If it weren’t for my respect and obsession as a schoolkid for actor James Franciscus, I might have never known and fallen for Pia Zadora.
Ever since Beneath the Planet of the Apes (1970), Franciscus was cool, made even more cool by his evil Paul Diller in Killer Fish (1979) which I saw on VHS.
I had never seen him in a movie at the theatre though and little did I know he was at the end of his career when Butterfly came along in 1982.
It was only a guest role for Franciscus but for a fourteen year old who had good girl pin-ups Farrah Fawcett (1947-4009 cancer) and Jacqueline Bisset (1944-) – Pia was a revelation.
She was a bad girl and she was younger, petite and sexy.
Pia was born in 1954 of Italian-American and Polish ancestry. With a stage mother and a shy personality, she took acting lessons, where at age seven she was discovered by Burgess Meredith.
Chosen from 100 auditioning children, she was soon cast in a play with legend Tallulah Bankhead. It was Bankhead who gave her a life lesson when she told the young Pia: “You do what you want to do”.
She listened and followed her bug to perform.
Still only a child, she appeared in the cult bad movie Santa Claus Conquers the Martians (1964) as a Martian child named Girmar. The anxiety from her shyness would pass as she appeared in plays such as We Take the Town with Robert Preston (1918-87 lung cancer) as well as showing off her dancing skills in Dames at Sea as Ruby Keeler (1909-93 kidney cancer) and Lola in Damn Yankees.
It was while she was on the road that she met her first husband Meshulam Riklis (1923-2019), a multimillionaire and thirty years her senior. They would marry in 1977 and he would father her first two children. He would also bankroll her first three starring feature films.
The first was Butterfly, which won her a Golden Globe for Best New Star of the Year. Then came the film Fake-Out set in Las Vegas and then, finally, the film Riklis produced without credit, the much-maligned The Lonely Lady.
The Lonely Lady was universally panned and Pia was made the butt of jokes on such shows as The Tonight Show starring Johnny Carson (1925-2005 emphysema).
So with a film career seemingly in ruins, Pia went back to recording and nightclub performances. She had already created her own show at the Riviera hotel in Las Vegas back in 1977, around the time she married Riklis, who incidentally, owned a controlling share of the Riviera.
Before Butterfly came along, she opened for Wayne Newton (1942-), Neil Sedaka (1939-) and Tony Bennett (1926-). Upon marrying ‘Rick’, Pia’s husband thought he could brand her in the movies and so Butterfly was born.
Her marriage to ‘Rik’ ended in 1993 and a couple of years later she would marry for another six years and produce her son Jordon.
In the ensuing years she would be a fulltime mother to Jordon as he was on the spectrum with autism. It was a commitment that won her the Ambassador for Autism Award in 2017.
Let’s discuss Butterfly, which was shot near Las Vegas in Good Springs, Nevada.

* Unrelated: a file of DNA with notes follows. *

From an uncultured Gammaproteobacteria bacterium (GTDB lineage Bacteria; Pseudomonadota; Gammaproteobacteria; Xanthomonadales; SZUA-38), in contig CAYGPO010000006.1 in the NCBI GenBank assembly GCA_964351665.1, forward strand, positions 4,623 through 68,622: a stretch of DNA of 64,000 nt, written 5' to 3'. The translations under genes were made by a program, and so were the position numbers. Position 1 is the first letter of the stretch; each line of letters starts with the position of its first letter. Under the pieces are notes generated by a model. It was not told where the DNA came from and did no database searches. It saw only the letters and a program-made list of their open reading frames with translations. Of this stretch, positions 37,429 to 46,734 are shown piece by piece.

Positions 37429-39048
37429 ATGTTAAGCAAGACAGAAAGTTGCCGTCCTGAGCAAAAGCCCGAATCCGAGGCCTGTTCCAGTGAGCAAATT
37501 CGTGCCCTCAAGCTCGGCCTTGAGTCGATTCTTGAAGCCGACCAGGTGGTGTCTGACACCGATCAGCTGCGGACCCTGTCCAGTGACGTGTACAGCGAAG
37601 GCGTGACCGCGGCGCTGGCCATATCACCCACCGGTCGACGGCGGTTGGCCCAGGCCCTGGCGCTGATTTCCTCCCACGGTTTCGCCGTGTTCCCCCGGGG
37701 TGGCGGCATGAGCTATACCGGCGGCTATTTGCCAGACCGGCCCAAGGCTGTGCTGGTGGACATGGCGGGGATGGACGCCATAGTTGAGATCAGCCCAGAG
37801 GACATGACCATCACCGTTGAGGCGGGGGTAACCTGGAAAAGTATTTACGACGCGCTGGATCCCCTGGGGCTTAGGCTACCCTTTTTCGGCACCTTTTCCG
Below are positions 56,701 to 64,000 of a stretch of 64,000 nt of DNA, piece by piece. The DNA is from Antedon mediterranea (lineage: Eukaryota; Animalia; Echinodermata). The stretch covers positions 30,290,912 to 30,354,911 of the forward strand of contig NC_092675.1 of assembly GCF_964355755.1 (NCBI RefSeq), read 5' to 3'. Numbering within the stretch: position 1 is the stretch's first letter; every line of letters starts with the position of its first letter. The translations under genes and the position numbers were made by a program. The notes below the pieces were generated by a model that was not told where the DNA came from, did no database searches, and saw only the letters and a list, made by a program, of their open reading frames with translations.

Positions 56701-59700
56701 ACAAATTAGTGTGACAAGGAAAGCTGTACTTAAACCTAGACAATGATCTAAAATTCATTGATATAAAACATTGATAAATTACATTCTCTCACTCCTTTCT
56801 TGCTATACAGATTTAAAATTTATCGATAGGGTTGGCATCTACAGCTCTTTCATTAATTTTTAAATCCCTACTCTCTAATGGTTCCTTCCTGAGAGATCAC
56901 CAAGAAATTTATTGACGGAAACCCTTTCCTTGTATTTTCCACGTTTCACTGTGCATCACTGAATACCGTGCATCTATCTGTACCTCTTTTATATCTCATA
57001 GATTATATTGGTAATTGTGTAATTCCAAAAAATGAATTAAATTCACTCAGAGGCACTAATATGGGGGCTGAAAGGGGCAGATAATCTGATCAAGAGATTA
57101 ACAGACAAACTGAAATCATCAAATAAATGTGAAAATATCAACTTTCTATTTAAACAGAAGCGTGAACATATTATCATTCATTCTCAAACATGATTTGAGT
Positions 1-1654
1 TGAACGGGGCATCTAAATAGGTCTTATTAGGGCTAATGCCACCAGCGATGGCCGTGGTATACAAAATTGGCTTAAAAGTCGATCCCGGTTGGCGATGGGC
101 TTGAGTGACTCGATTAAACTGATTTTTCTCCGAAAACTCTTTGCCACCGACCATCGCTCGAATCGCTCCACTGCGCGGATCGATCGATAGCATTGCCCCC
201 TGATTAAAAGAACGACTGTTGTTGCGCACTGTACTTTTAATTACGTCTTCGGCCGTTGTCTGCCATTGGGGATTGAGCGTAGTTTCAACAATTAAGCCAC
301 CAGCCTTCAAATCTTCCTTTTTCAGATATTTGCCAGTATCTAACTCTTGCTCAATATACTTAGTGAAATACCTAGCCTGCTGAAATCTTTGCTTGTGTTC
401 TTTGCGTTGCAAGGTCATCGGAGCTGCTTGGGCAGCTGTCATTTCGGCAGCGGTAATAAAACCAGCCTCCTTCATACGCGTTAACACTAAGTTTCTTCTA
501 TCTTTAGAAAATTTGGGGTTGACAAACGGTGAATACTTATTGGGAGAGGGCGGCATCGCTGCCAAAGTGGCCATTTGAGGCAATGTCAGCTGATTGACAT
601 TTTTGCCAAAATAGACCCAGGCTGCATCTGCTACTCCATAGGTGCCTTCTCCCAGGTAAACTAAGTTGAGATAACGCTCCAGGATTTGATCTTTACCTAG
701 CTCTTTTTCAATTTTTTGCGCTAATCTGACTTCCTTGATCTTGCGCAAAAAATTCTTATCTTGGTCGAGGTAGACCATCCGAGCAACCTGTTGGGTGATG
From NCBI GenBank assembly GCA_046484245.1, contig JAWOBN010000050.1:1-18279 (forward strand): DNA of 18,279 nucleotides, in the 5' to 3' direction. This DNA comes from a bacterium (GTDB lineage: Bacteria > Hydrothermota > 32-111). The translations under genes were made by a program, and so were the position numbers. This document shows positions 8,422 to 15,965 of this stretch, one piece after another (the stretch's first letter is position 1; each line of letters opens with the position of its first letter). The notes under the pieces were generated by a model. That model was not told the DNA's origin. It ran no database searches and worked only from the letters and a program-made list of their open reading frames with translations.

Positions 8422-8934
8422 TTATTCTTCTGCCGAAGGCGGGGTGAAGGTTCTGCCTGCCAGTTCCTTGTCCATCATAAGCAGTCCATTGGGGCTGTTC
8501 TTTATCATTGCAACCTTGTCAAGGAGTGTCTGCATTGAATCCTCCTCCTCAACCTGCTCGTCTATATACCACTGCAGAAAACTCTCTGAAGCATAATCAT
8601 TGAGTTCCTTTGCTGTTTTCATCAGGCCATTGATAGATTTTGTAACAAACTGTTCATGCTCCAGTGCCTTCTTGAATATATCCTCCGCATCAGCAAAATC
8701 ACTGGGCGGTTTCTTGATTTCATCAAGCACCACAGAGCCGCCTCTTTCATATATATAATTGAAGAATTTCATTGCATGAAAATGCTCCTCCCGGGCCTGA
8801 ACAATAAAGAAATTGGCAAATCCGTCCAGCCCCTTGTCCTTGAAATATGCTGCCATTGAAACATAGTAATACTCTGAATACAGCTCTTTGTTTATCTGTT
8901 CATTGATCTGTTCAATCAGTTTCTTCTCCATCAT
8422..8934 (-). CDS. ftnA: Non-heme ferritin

Pia plays Kady, a young woman, probably in her teens, who turns up at her father’s place one day in the desert having hitchhiked from her “home”.
The screenplay is based on a lesser novel by author James M Cain who wrote The Postman Always Rings Twice and Mildred Pierce. The flashback of the novel by the Stacy Keach character, who plays Pia’s father, has been removed.
Butterfly has a good cast of B-Grade actors such as Stuart Whitman (1928-), Lois Nettleton (1927-2008 lung cancer), Edward Albert (1951-2006 lung cancer), Orson Welles (1915-85 heart attack), June Lockhart (1925-) and, of course, Franciscus (1934-91 emphysema).
The film is basically a B-movie because of its material and stars, as well as its budget, but it is given a lift by director Matt Cimber’s (1936-) soft-focus cinematography and nice period detail. The film is set in 1937.
Pia is a bit of a bad girl, well, more of a naughty girl really. She has already had a baby out of wedlock. She still has a perfect bod though, which she shows off – eventually seducing her ‘father’.
Provocative is the word for Pia from the moment the film opens when she seduces a truck driver while she hitches a ride, running off and leaving him with his pants down before he can get off.
Then there’s the bathtub scene where she almost seduces Keach as he feels her breasts as she soaks in the milky, soap-filled water.
“It feels good to me, “ she says but Keach says: “It aint right”.
The agenda Pia has throughout the movie is one to get rich quick and get revenge on the father of her child, a rich boy who wouldn’t marry her.
That the material was chosen about Pia and her daddy is a sweet reflection for producer Riklis and his young protégée/lover/wife, something which would come up again in The Lonely Lady.
Pia’s performance in Butterfly has been described as “low rent” and “poor” by critics – but it is not a role which demands great acting ability. It is a role that demands a great level of sultriness and sex appeal, something the pint-sized Pia has in spades as Kady. Her sensuality and simplicity is not a performance – it’s Pia. She is a girl who has been hurt by men but she isn’t about to let that stand in her way.
Pia picks up men in bars as she only wants a drink and have fun even if she is still underage. All she wants to do is “feel good” and no-one, not even her ‘daddy’ is going to stop her – especially after he said no to her in the bathtub.
You could say that Pia’s thesping is all surface level and there is nothing underneath – all that is below the surface is manipulation. And to pull that off isn’t as easy as it looks, unless you believe it comes naturally. For Pia it seems to.
Whether Pia in real life saw Riklis as purely a meal ticket to bankroll her career and live a life of luxury is probably easy to guess. Or maybe not? You could be cynical, but I think that Rik was truly captivated and had faith in the raw sexiness and natural beauty of Pia, despite her limited range as an actress.
If anything, Pia went along for the ride, maybe a little unwillingly, to be shown off as something more than a trophy wife. She is a deity to Rik, who had a large naked portrait of Pia on display in their mansion during their marriage – and I would imagine following their divorce. That she went unwillingly as a sexpot may be true because I think Pia preferred the stage and music in particular.